Feb 28, 2001 Seattle Earthquake - NEIC Web Site Report
The M6.8 earthquake centered near Seattle, WA turned the screws on the NEIC web site. The traffic quickly
the capacity of the servers and rendered the site unavailable for some time after the event.
The traffic on the web server started to increase within two minutes of the event. This is the
usual pattern for earthquakes that are felt by large numbers of people. This can be seen in
Figure 1, which shows the two hours around the event. Note that the traffic increases
at a constant rate for the first four minutes after the event, after which it slows. The normal
traffic pattern for felt earthquakes in Southern California always shows traffic increasing to
a peak at 10 minutes after the event. Given the rate of increase for the first four minutes,
if we assume a peak at 10 minutes post-event, the peak would have been on the order
of 400 requests/sec. The National Earthquake Hazards Program web site experienced
its peak traffic at 25 minutes post-event. If we project the NEIC spike out to 25 minutes,
the peak traffic would have been about 1000 requests/sec. Either way, this peak was
beyond the 300 requests/sec that the Denver web servers could handle.
|Two-hour traffic detail
Figure 2 shows the twelve hours around the event. Of note is the peak at 17:15.
It appears that the server farm had something happen that caused it
to recover from its problems about this time. This was about the time
that people in the Pasadena office observed that the site became available again.
This peak is about 80% of the traffic on the Earthquake Hazards
Program web server at that time. If we extrapolate back to the peak, that would
translate into a peak of about 600 requests/sec for the NEIC server.
|Twelve-hour traffic detail
Figure 3 shows the same line as figure 2, but with the traffic reported by each
of the three servers. Note the red line for server wb01. This
server apparently functions as the load balancer for the whole server farm,
as well as being one of the servers itself. Note that its traffic does not look
like the others. There is even a 'hole' in the log file that indicates that
this machine serviced no traffic at all from about 14:50 until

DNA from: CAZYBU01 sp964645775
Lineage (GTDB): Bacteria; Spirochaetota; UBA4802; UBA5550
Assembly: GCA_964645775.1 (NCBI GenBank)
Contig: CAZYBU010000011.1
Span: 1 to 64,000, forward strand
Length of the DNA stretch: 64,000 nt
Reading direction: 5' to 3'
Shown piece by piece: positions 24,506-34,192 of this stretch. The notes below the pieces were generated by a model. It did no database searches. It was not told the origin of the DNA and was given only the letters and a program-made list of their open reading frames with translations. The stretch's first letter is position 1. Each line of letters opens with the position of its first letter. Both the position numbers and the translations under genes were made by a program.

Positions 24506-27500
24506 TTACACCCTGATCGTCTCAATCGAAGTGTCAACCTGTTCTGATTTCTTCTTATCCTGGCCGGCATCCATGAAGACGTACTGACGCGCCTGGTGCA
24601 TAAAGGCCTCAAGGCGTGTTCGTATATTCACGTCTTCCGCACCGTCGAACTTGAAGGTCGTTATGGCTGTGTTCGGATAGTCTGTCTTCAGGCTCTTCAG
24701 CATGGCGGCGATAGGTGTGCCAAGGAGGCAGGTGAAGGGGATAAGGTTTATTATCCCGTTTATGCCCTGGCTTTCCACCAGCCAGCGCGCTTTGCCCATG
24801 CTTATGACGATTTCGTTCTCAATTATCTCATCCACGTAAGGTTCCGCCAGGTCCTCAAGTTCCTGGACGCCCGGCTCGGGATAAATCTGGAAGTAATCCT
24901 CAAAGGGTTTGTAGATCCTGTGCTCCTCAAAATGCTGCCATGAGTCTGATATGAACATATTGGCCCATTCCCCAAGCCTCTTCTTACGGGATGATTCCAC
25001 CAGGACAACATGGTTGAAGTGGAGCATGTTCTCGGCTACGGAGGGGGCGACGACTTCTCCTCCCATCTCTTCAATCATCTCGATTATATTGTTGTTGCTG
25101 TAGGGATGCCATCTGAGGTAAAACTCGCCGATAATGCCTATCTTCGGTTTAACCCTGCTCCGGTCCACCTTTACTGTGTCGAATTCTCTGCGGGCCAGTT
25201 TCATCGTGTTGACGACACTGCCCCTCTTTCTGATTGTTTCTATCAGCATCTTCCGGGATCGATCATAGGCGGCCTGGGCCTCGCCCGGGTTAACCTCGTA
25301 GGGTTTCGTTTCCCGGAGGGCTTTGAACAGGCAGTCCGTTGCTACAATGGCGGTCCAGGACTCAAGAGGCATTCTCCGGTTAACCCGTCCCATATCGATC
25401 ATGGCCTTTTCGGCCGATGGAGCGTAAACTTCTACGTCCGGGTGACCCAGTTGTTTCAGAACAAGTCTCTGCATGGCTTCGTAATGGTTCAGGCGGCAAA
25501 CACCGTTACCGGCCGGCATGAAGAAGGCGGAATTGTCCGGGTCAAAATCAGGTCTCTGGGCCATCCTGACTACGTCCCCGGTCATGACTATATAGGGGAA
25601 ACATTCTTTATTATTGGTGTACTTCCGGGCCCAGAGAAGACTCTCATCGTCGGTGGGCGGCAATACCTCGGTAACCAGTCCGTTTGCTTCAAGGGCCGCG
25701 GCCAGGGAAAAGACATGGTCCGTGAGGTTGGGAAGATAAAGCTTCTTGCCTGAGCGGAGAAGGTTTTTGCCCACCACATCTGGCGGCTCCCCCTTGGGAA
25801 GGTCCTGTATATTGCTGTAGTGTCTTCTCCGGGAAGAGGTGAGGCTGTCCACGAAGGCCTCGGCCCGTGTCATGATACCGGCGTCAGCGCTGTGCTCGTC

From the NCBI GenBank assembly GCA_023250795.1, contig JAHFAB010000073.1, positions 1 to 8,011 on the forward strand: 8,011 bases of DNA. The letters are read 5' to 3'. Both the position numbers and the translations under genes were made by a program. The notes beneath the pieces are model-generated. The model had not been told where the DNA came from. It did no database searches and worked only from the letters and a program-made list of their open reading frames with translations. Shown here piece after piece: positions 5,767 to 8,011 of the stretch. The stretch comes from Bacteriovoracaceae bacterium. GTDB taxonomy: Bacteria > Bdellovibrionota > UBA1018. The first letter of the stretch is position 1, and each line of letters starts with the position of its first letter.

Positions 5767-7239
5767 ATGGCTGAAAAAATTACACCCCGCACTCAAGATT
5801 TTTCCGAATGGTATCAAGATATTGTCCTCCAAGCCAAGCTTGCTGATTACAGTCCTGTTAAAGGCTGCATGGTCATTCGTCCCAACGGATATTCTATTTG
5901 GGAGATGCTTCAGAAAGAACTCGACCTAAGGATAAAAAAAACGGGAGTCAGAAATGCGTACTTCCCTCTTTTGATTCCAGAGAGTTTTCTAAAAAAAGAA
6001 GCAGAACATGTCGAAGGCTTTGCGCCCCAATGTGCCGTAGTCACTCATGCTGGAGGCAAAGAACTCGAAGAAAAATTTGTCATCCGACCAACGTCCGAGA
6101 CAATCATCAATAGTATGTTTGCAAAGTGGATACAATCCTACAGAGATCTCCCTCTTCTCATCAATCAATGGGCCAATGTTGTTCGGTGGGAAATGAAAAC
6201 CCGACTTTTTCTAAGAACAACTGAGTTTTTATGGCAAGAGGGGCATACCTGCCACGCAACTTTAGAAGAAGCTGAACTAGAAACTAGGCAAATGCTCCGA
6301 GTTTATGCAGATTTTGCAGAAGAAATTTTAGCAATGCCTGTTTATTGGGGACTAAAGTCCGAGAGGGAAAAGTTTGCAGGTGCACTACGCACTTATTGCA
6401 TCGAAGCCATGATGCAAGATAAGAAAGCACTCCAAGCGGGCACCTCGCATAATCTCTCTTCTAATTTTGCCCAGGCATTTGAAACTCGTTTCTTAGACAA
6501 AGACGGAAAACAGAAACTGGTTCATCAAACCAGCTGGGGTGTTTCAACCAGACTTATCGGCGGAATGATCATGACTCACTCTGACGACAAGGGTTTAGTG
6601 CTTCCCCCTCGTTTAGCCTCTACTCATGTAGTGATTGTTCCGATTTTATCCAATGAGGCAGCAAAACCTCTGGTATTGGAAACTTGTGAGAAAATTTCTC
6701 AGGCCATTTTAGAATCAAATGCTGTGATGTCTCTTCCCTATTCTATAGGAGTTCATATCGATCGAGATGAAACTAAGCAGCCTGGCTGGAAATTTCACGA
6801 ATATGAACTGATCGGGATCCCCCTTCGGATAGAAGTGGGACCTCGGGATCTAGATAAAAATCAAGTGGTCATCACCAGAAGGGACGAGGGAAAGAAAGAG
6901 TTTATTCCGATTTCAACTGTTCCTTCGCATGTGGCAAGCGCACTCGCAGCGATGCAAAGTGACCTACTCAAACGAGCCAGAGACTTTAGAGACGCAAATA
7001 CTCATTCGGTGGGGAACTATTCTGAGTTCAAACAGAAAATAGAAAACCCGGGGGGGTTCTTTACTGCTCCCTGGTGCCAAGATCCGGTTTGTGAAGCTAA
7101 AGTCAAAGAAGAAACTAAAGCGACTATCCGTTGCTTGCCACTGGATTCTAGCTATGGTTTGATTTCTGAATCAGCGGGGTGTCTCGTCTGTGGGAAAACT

16:40. This indicates that there was some sort of severe problem
on this machine from the time of the event until about 17:15.
From reports of the system administrators, it looks like the machine
probably ran out of available network sockets. This can cause a
unix system to go catatonic for long periods of time, and could
account for the strange behavior shown on the graph. It appears
that the apparent recovery at 17:15 was probably when the level
of incoming traffic dropped into the range that the wb01 server could handle.
At this time, it was able to resume its role of directing traffic to the
other two servers. The traffic on the whole site increased, and all the
servers' traffic lines then looked normal.
|Individual server traffic
Ultimately, there is no sure way to know exactly how much traffic the NEIC
site received on February 28. But a reasonable guess would be that the
peak traffic was about 500-1000 requests/sec. The capacity should be
seen as a bare minimum requirement for this server.
Another problem for the NEIC site is that the bandwidth for
the Denver Federal Center was observed to be saturated during the
peak load periods. This indicates that adding server capacity will not
help, unless it can be located in another facility with higher available
bandwidth, or if the bandwidth for the Denver facility is increased.
In order to have a
reasonable assurance of being able to survive future traffic spikes, the
web server should really be built to deal with at least 2000
requests/sec, and it should have at least 100 Mb/s bandwidth
Analog statistics report for February 28, 2001.
- Stan Schwarz
- Honeywell Technical Services
- Southern California Seismic Network Contract
- Pasadena, California